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First Name: Jacob

Last Name: Smart

Birthplace: Ridgeland, SC, USA

Gender: Male

Branch: Air Force (1947 - present)



Middle Name: Edward



Date of Birth: 31 May 1909

Date of Death: 12 November 2006

Rank: General

Years Served: 1931-1966
Jacob Edward Smart

   
Graduate, U.S. Military Academy, Class of 1931

Engagements:
•  World War II (1941 - 1945)
•  Korean War (1950 - 1953)
•  Vietnam War (1960 - 1973)

Biography:

Jacob Edward Smart
General, U.S. Air Force

Jacob Edward Smart was born on 31 May 1909 in Ridgeland, SC. The son of a railroad conductor, he was educated in the public schools of South Carolina and Georgia, and at Marion Military Institute in Marion, AL. He graduated from the U.S. Military Academy in 1931 and entered flight training with the U.S. Army Air Corps and later became a flying instructor.

When the U.S. entered World War II, Smart (a Colonel at that time) was Chief of Staff for Flight Training at Army Air Forces Headquarters in Washington, DC. He joined the Air Corps Advisory Council in July 1942, serving on the staff of General "Hap" Arnold, Chief of Staff of the Army Air Force. In this position, he was involved with the planning of the invasion of Europe and participated in the meeting between U.S. President Franklin D. Roosevelt and British Prime Minister Winston Churchill in Casablanca, Morocco in 1943.

Smart was assigned to 9th Bomber Command in the Middle East in 1943. He was the architect of Operation Tidal Wave, in which 178 B-24 Liberator heavy bombers from five bombardment Groups of the 9th Army Air Force flew a 2,400-mile round trip from bases near Benghazi in Libya to perform a low-level bombing raid on the oil refineries at Ploie┼čti, Romania, on 1 August 1943. Nearly 40% of the oil plant was destroyed, but 55 of the American planes were lost and another 50 severely damaged. He received the Distinguished Service Medal; five other airmen received the Medal of Honor, the most for any single military action. Despite its success, the plant was repaired and back to its original operating capacity within a week.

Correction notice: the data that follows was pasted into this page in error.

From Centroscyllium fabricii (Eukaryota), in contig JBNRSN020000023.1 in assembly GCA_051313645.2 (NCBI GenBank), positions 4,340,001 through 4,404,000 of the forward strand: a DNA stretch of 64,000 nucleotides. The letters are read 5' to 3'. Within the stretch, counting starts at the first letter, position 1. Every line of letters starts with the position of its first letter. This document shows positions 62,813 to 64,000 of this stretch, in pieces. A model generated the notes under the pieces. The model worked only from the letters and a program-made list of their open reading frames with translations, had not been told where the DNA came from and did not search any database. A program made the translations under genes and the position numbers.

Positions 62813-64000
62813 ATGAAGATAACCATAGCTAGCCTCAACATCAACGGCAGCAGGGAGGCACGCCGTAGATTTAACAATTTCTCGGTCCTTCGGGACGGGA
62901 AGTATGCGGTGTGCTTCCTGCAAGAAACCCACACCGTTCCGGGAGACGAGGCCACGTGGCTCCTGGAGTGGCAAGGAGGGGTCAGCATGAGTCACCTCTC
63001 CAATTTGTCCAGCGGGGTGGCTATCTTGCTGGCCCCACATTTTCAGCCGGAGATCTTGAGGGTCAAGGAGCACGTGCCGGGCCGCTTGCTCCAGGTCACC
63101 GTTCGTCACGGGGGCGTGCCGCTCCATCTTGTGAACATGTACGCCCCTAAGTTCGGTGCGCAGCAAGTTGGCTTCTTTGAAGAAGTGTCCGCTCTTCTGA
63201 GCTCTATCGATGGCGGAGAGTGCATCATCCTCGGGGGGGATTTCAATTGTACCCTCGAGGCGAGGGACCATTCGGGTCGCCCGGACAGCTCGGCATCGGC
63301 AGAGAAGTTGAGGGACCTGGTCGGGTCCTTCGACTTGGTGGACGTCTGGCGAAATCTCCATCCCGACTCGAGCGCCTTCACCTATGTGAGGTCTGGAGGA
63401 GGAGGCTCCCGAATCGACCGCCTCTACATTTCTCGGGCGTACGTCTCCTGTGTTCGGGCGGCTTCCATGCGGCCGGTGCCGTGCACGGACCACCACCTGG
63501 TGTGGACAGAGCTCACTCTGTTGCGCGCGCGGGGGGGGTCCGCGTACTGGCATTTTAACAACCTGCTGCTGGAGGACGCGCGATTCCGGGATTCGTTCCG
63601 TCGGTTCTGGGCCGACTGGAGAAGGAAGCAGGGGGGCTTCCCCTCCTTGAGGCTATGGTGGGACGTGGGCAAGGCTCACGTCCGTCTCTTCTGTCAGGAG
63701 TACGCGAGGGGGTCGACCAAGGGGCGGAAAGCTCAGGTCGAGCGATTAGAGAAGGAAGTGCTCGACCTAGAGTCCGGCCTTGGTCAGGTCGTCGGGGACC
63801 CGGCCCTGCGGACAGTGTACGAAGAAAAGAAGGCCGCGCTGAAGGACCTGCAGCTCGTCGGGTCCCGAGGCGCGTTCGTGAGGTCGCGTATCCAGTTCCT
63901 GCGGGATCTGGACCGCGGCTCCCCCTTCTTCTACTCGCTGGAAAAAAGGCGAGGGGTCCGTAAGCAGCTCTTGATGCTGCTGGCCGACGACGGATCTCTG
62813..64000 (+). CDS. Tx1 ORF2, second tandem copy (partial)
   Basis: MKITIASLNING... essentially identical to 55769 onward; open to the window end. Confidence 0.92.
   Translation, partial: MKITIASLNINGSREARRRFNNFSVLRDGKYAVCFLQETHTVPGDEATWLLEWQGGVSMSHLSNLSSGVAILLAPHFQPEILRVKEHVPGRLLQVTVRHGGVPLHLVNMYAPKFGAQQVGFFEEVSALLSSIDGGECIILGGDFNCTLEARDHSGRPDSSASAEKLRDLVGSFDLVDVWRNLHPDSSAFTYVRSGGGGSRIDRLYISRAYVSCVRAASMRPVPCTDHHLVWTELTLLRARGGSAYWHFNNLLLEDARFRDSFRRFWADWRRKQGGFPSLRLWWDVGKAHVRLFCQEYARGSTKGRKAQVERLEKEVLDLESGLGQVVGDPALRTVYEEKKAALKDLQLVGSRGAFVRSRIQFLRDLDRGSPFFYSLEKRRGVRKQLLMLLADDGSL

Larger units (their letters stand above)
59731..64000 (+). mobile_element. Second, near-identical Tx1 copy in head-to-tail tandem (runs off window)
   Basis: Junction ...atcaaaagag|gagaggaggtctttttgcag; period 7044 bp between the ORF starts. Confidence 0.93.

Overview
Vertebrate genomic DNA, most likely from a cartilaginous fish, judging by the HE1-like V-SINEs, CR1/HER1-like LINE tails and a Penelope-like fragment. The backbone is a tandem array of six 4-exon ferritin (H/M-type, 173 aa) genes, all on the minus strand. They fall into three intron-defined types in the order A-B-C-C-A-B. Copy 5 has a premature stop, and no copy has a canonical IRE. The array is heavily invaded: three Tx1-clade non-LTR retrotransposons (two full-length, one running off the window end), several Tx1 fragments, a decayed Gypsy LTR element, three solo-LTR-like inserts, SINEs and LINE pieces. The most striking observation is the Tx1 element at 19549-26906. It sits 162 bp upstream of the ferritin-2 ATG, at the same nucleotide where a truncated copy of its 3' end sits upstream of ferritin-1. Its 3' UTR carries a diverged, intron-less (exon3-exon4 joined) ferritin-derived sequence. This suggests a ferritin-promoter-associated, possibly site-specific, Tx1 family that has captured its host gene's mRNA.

He attended the Army-Navy Staff College, graduating in February 1944. He then joined the 15th Air Force in the Mediterranean Theater of Operations, commanding the 97th Bomb Group in Italy. Despite his knowledge of top secret issues, such as plans for the Normandy invasion, he was allowed to fly missions over enemy territory.

During his 29th mission on 10 May 1944, Colonel Smart was flying a B-17 Flying Fortress on a bombing mission against a vitally important and heavily defended aircraft production center in Wiener-Neustadt, Austria. The aircraft received a direct hit by anti-aircraft fire but COL Smart remained with the badly damaged bomber until he was assured that his group would accurately bomb the target. Observers then saw his plane explode. Although COL Smart was thrown from the plane in mid-air, he managed to open his parachute despite the wounds he received from the explosion. Upon landing, COL Smart was immediately captured by the Germans. COL Smart's courageous actions and extraordinary heroism that day earned him the U.S. Army's second highest award for valor, the Distinguished Service Cross.

COL Smart was held as a Prisoner of War by the Germans at Stalag Luft III until freed by General George S. Patton's Army in April 1945. Although his captors knew he was important and did their best to extract secrets from him, COL Smart was able to evade all their questions.

Upon COL Smart's repatriation to the U.S., he returned to duty as a top aide to GEN Arnold and continuing in that assignment as the U.S. Air Force was formed in 1947. He graduated from the National War College in June 1950, and Commanded the 32nd Air Division at Stewart Air Force Base, NY. He was later Vice Commander of Eastern Air Defense Force.